CJ Gustafson started as an M&A Advisory Associate at a Big Four firm digging into the finances of big tech or healthcare firms for large buyouts. This was followed by a switch to a large private equity firm where he “learned financial modeling to marry what I learned in consulting.”
However, his stellar FP&A SaaS career (“moving from the funder to the funded”) began as he moved to a $500m-VC backed backup and data management platform. He set up the company’s first FP&A function. Though he would soon become a leader in FP&A SaaS, he first had to ask what the function involved.“ I was like, “What’s FP&A? What do I do here?” However, he soon understood the power of the role: “It puts you in a great position to get into that room. You’re the one with the keys to the operating plan. You have the analysis as to how things are trending.”
In a follow-up role at another rocket ship startup, CJ joined as Director of financial planning and analysis, and later Director of Investor Relations where he oversaw a rise in headcount from 150 people to almost 1,500 people and a valuation of $8.5 billion. His FP&A team was forced to constantly evolve as the company needed to forecast its needs with growth. The SaaS FP&A achievements included working closely with their recruiting team hitting ambitious targets for hires without breaking the operating plan; enhancing board reporting as they learnt over time what investors found most helpful; and adding more and more reporting as new leaders climbed to the top of the organization (sales, marketing, product).
Overall, CJ built FP&A teams of up to six people. His strategy? “ I first started by hiring financial athletes – people who could just dig in and do multiple things. Then I expanded the team to include people with specific skill sets – like systems or revenue. The biggest challenge is always to make decisions with 80% of the data you wish you had. We need to put a stake in the reforecast at some point, even if we would have liked a few more days to run more analyses. The other challenge is that you’re constantly changing tires on the car while it’s in motion. There are no pit stops in the hyper growth SaaS world. So if you need to, say, move from google sheets to an FP&A tool like Datarails, or move from QuickBooks to NetSuite on the accounting side, you have to do it while in motion, and not sacrifice any accuracy.”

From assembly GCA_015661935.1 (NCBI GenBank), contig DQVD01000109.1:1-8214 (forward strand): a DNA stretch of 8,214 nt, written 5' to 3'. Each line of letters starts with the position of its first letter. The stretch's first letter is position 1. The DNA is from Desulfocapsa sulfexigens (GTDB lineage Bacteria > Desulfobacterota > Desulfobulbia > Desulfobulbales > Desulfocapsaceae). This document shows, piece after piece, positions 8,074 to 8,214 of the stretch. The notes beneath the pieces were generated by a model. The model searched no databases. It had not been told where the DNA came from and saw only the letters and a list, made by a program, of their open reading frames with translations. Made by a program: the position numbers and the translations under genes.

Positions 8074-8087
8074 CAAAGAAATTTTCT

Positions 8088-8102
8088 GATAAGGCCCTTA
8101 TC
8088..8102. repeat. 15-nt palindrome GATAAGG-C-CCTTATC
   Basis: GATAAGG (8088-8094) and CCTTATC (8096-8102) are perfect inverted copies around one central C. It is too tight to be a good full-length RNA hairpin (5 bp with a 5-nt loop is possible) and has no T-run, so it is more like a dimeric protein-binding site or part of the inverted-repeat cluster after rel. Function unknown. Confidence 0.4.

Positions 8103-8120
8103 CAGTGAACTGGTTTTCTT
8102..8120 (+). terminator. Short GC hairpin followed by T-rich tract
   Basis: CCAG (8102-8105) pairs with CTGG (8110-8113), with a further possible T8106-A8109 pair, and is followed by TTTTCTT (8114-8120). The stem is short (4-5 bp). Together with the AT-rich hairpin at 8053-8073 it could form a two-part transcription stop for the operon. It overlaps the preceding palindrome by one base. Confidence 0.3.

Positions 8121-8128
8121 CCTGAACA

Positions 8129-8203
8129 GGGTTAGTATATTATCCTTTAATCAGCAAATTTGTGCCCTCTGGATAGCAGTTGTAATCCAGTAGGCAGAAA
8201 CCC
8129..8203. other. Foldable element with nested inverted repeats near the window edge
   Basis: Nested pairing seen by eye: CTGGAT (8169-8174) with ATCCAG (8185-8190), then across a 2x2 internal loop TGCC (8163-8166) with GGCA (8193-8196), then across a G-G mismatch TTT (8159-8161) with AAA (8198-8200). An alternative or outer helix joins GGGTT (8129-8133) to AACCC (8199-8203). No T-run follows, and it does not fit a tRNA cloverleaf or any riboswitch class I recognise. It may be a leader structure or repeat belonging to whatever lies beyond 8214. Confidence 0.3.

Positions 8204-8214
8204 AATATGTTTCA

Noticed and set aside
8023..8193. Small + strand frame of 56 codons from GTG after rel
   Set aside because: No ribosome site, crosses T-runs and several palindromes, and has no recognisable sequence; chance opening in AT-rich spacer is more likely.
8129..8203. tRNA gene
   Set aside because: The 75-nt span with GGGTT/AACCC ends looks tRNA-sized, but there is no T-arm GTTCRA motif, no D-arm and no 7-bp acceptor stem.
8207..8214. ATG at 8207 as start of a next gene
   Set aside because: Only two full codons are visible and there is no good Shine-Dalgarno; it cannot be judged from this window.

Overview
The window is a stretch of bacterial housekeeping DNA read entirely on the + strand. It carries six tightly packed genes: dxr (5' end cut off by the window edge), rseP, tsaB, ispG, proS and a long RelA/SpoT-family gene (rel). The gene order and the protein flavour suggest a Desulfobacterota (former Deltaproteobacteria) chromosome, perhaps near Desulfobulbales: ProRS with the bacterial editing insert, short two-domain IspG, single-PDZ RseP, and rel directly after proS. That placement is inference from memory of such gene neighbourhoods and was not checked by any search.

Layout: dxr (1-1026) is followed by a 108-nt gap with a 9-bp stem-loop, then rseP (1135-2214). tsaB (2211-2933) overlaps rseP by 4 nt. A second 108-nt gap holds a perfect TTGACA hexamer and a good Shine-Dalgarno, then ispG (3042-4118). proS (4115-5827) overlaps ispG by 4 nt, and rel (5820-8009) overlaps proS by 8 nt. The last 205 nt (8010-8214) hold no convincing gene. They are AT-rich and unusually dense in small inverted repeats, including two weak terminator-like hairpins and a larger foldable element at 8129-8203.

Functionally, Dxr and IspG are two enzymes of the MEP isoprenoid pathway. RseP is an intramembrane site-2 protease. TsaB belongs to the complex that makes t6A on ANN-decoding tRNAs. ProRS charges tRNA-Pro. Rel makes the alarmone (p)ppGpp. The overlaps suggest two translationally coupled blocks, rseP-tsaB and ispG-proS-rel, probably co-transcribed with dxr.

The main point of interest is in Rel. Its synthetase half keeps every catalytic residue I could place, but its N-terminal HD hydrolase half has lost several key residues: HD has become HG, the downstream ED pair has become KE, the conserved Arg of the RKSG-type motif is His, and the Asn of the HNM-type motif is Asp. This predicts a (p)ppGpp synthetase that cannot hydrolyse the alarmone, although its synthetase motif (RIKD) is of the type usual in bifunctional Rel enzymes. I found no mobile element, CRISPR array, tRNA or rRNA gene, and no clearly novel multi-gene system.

He has now realized a long term goal of becoming CFO, starting in September 2022 as CFO at PartsTech, a tech ordering platform stopping the hassle of professionals buying auto parts.
In this episode of FP&A Today CJ talks to Paul Barnhurst about his journey from private equity to SaaS mastery, and ultimately his CFO role. In this essential episode for anyone interested in SaaS for FP&A he discusses:
His motivation for creating the fast-growing finance newsletter Mostly Metrics, an irreverent and analytical spin on metrics CJ has battled with behind the scenes, which has crossed more than 10k subscribers (and growing!)
The best way FP&A can create impact for M&A activity
3 absolutely essential SaaS FP&A metrics based on his experience at rocket ships
The one thing he is most scared of in his new CFO role
The painful FP&A mistake that CJ made that changed his entire approach to financial presentation forever
The differences between his roles in FP&A and investor relations
His strategy for moving from FP&A to CFO
His boxing career
His most inspiring advice for anyone in FP&A
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